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Prepare your home


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Deciding whether to redecorate prior to selling can be a bit of a conundrum. Refusing to even give everything a quick lick of paint can leave your place looking a bit tired. Then again, if you're too quick with your licking, then it looks obvious that you've tried to paper over the cracks, as it were, and you might as well not have bothered. If a job's worth doing, it's worth doing properly…

Many commentators used to advise people not to bother redecorating, as most buyers would want to redecorate once they bought a place anyway. However, this view is changing, as buyers become more fussy and even more lazy. Research from the Alliance and Leicester advises that nearly 80% of buyers are looking for a property that requires little or no redecorating once they have moved in. This means that if your place is in need of some TLC, then you may well be alienating four out of five buyers.

If you do redecorate, try to be tasteful in the colour schemes you choose. Go for creams or magnolias rather than anything too strong. Once again, making sure that you alienate as few potential buyers as possible is the name of the game.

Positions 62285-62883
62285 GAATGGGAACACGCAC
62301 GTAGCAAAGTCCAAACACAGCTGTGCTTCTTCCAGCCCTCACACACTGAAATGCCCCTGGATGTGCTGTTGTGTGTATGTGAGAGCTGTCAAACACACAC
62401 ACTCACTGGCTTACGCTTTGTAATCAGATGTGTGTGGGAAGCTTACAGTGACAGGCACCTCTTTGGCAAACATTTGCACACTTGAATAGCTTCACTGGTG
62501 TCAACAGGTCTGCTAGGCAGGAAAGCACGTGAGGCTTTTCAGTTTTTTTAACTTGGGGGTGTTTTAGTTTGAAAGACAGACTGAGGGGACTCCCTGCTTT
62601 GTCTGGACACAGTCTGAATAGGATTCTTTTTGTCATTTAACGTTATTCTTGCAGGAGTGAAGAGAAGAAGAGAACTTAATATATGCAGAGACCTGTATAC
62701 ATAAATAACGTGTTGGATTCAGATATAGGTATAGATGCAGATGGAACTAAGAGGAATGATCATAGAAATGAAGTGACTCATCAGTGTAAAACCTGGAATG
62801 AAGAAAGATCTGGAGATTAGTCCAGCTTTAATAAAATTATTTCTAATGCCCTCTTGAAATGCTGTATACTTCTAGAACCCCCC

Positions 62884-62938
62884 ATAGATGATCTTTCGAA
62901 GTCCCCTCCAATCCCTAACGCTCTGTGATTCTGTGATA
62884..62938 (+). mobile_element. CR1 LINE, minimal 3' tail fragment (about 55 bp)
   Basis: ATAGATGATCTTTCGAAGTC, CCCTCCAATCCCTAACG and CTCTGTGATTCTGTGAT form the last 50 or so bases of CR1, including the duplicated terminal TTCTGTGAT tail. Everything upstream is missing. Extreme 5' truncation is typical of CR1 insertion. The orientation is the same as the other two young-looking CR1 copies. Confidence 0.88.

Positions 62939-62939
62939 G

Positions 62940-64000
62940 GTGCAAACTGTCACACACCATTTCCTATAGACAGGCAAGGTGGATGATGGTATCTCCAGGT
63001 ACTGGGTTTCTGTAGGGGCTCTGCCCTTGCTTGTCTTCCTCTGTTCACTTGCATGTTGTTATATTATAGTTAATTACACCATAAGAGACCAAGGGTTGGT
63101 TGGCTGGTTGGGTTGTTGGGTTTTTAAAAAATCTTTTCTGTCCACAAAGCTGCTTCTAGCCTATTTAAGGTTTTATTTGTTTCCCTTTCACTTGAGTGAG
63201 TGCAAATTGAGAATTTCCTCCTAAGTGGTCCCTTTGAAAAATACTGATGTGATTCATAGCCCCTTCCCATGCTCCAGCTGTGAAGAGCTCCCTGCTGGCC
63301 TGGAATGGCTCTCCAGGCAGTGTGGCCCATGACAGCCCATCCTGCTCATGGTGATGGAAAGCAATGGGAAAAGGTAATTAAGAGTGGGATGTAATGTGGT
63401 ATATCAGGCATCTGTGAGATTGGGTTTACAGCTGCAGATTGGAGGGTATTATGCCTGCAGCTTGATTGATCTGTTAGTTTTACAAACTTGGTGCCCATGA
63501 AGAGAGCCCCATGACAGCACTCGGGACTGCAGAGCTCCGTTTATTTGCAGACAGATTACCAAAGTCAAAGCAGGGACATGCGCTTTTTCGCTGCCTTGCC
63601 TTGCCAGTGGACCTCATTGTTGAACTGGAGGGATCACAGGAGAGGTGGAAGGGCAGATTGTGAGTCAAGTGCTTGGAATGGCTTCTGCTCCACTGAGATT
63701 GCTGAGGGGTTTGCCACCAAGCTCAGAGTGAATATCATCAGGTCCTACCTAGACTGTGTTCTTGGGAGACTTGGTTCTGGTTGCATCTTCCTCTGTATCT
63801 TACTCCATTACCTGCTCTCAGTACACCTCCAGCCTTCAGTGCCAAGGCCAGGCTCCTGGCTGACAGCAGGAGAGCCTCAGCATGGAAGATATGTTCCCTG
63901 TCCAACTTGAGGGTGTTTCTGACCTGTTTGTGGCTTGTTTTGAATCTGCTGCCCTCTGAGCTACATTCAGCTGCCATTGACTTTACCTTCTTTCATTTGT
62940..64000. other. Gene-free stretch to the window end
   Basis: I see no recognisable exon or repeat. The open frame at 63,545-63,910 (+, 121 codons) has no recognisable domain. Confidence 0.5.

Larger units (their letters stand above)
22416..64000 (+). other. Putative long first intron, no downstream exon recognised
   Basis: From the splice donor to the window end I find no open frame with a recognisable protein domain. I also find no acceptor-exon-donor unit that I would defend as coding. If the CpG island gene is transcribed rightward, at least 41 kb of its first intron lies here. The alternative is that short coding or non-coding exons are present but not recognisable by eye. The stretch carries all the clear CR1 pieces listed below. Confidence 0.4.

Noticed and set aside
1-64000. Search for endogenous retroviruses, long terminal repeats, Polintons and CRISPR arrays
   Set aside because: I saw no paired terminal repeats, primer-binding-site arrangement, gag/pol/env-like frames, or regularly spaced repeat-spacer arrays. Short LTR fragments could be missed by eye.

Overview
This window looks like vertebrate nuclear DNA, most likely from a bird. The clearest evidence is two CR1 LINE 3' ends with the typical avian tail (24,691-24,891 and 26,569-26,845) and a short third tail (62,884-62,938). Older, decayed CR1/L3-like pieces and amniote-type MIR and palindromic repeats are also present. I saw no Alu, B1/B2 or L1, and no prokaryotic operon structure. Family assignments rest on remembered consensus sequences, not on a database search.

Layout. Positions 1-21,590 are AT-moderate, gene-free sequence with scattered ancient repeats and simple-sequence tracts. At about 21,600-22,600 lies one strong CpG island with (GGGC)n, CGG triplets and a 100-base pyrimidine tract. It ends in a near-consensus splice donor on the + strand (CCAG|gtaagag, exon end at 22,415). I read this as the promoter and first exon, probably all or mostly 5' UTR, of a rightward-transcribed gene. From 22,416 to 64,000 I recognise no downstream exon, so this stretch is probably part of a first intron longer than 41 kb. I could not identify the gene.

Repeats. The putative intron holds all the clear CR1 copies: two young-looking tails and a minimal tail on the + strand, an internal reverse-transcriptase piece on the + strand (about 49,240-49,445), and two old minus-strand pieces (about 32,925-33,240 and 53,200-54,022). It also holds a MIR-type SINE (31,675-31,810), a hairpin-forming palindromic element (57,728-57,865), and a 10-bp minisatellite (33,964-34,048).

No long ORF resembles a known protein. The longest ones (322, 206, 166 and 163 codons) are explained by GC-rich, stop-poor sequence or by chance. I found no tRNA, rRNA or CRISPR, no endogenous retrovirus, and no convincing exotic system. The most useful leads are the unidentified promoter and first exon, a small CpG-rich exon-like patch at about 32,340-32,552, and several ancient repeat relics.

For those of you with the time and the foresight, trying to exploit any naturally strong features that your home has is a really good idea. Enhancing what the home already has is the key to cost effective refurbishment. Here are some ideas:

  • Restore an old fireplace. In fact if your home has any unique or period features, restoration can be one of the few things that actually adds value to your property, but get specialist advice before splashing out a fortune.

  • Strip the pine floors. You can hire a floor stripper for the weekend from most large DIY stores. For goodness' sake, don't try and strip your floor if it is a wood laminate!

  • Re-sand wooden banisters and scrub, sand or re-varnish any other woodwork that is in need of attention.

Refrain from getting carried away. Unless your existing one is in desperate need of replacement, a whole new kitchen or bathroom suite will not raise the property value by as much as they cost. Similarly, putting in new carpets takes time, money and causes hassle - three things that you want to avoid in the run up to selling your home. There are very few pieces of work that will actually lead to your home rising in value, so don't expect to recoup the money you spend on the work from the sale.

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